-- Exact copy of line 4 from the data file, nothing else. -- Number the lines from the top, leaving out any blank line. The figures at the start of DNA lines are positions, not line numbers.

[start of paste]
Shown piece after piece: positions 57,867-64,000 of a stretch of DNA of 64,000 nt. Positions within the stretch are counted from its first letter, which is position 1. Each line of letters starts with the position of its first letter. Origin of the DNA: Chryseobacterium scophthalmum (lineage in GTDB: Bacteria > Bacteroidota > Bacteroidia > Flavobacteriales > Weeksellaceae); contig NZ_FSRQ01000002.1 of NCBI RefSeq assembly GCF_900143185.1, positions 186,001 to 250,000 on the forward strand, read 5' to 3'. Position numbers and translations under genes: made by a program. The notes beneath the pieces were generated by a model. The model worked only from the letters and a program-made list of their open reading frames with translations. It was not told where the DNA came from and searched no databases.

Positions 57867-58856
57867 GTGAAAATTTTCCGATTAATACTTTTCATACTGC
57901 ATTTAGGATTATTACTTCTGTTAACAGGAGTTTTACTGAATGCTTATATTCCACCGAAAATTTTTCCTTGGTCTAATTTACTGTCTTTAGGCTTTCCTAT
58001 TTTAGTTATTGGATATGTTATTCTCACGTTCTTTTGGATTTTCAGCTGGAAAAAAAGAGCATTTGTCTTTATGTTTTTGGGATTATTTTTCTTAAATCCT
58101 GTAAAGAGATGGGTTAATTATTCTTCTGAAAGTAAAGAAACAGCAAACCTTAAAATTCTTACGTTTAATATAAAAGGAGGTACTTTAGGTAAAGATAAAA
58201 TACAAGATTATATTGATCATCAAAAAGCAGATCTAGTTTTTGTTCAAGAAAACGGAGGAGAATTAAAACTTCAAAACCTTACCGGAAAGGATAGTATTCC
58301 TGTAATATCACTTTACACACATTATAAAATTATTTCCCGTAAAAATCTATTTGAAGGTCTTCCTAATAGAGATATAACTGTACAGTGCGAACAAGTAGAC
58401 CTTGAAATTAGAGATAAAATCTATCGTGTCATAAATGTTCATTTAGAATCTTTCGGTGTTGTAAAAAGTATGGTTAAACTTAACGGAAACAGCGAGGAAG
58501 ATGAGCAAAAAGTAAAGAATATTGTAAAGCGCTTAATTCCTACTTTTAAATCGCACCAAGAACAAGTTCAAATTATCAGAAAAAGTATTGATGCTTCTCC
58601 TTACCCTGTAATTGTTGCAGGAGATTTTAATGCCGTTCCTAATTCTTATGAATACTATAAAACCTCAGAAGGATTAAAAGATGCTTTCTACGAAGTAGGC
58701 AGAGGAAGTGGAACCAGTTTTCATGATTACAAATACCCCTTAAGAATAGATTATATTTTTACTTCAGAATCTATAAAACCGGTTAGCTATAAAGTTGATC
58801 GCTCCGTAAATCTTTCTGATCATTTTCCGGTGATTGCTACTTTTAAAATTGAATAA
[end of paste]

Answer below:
57901 ATTTAGGATTATTACTTCTGTTAACAGGAGTTTTACTGAATGCTTATATTCCACCGAAAATTTTTCCTTGGTCTAATTTACTGTCTTTAGGCTTTCCTAT